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NCJRS Abstract

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NCJ Number: 170911 Find in a Library
Title: Two Approaches to the Measurement of Adaptive Style: Comparison of Normal, Psychosomatically Ill, and Delinquent Adolescents
Journal: Journal of the American Academy of Child and Adolescent Psychiatry  Volume:34  Issue:2  Dated:(February 1995)  Pages:180-190
Author(s): H Steiner; S S Feldman
Date Published: 1995
Page Count: 11
Sponsoring Agency: Biomedical Research Support Grant Program
Bethesda, MD 20892
Grant Number: NIH12507 05353-29
Type: Report (Study/Research)
Format: Article
Language: English
Country: United States of America
Annotation: This study evaluated the discriminant validity of two self- report measures of adaptive styles.
Abstract: One of the self-report measures is the Weinberger Adjustment Inventory (WAI), which assesses distress, restraint, denial, and repressive defensiveness. The second self-report measure is the Bond Defense Style Questionnaire (DSQ), which assesses immature, neurotic, and mature defenses. These instruments were administered to 272 adolescents: normal comparison group boys (n = 63); normal comparison group girls (n = 68); girls with psychosomatic disorders (n = 75); and incarcerated delinquent boys (n = 66). Multivariate analyses of covariance, analyses of covariance, and discriminant analyses (with socioeconomic status and age as covariates) were conducted. Findings indicate that adaptive styles from the DSQ differentiated the adolescent groups better than did the WAI styles. The measurement of adaptive style by the DSQ may be a useful adjunct to other measures of psychopathology and can assist in the assessment of risk, treatment planning, and treatment progress. In addition to using the assessment of adaptive style for the screening of adolescents with certain risk and resilience factors, the authors recommend the assessment of these variables in other aspects of clinical practice. Specifically, these measures can be used to refine the assessment of individual patients beyond assignment to descriptive diagnostic categories. The individual profiles of strengths and weaknesses will permit the tailoring of treatment packages that address specific problems and use existing strengths. Serial measurements of these variables in the course of treatment can also provide important clues about the psychological growth (or lack thereof) in an individual patient and provide a basis for altering the course of treatment. 29 references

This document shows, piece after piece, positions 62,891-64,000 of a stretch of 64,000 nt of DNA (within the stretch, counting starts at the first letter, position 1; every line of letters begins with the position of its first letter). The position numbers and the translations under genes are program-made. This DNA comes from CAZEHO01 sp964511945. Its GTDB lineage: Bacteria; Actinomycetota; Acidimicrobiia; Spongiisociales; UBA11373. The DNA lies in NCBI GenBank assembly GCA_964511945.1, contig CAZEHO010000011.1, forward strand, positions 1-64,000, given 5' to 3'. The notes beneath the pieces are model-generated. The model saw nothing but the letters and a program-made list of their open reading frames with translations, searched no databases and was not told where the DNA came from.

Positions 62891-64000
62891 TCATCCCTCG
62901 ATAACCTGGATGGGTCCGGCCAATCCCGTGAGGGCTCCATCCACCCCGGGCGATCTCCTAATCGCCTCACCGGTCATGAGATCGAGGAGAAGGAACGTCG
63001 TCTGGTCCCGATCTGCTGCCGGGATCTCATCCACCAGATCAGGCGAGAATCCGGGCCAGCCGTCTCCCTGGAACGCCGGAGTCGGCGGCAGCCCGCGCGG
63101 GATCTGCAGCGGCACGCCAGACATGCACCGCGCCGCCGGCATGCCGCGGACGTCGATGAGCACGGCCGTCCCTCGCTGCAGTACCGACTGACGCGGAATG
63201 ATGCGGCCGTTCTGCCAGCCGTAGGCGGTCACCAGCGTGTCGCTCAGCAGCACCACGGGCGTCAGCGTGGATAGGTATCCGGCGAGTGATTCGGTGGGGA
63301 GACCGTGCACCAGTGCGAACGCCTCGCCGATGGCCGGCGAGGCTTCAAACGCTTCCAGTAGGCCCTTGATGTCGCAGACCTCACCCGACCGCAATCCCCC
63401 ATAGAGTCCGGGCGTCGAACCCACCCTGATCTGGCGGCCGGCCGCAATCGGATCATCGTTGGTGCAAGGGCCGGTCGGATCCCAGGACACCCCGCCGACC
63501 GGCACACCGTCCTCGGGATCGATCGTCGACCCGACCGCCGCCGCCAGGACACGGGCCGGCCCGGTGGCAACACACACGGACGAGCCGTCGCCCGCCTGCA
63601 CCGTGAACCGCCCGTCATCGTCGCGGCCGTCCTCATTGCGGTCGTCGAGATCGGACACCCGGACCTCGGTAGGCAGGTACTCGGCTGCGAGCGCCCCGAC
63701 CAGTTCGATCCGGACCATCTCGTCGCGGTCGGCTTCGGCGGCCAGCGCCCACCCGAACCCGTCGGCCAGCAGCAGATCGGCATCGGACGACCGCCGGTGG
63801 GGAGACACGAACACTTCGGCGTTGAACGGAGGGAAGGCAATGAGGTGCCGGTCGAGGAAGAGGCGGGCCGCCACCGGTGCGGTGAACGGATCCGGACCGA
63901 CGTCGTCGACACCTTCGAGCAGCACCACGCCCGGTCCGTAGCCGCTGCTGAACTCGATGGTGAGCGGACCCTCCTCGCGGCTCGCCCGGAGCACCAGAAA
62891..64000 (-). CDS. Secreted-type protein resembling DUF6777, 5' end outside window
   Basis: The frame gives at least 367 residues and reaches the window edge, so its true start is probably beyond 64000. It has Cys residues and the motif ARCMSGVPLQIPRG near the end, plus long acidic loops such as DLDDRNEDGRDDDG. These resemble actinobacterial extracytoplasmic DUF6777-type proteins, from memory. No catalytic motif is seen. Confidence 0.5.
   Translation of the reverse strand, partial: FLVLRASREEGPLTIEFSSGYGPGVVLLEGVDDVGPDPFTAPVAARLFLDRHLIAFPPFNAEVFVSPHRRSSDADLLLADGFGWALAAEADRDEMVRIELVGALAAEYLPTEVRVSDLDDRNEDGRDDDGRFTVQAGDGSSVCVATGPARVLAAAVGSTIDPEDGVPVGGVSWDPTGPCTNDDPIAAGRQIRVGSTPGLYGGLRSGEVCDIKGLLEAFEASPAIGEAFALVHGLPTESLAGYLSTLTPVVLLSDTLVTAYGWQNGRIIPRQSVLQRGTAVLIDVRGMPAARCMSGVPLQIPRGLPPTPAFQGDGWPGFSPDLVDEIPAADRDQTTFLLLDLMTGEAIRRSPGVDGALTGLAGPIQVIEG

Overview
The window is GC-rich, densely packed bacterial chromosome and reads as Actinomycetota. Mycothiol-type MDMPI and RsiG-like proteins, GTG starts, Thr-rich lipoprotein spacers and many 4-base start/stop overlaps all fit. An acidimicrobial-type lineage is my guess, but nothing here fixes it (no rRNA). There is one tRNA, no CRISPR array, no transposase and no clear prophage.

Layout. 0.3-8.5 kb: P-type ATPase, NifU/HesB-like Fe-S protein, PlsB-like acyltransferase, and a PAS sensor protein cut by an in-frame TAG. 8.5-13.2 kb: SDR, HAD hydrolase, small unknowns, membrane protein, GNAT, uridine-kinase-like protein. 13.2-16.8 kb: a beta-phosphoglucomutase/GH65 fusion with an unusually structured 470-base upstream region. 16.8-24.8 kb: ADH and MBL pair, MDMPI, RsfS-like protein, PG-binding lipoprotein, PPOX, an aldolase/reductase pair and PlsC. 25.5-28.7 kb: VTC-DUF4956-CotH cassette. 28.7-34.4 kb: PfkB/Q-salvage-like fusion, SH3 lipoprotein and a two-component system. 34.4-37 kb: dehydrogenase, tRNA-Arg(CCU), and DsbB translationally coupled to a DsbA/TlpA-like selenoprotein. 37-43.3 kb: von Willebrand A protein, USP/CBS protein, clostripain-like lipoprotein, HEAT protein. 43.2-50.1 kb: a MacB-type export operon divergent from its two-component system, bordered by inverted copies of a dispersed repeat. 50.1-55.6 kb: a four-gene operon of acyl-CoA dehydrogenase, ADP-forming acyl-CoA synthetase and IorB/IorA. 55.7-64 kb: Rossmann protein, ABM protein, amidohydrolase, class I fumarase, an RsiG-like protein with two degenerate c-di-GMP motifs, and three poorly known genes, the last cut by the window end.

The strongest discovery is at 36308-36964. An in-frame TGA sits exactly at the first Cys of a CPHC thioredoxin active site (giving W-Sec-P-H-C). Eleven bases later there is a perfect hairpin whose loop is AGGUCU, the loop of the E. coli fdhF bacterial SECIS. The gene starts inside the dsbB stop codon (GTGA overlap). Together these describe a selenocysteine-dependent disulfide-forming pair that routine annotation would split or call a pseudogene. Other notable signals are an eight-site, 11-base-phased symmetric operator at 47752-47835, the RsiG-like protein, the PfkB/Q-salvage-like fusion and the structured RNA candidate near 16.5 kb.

Main Term(s): Juvenile delinquency factors
Index Term(s): Behavior patterns; Psychological evaluation; Testing and measurement; Treatment offender matching
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http://www.ncjrs.gov/App/publications/abstract.aspx?ID=170911

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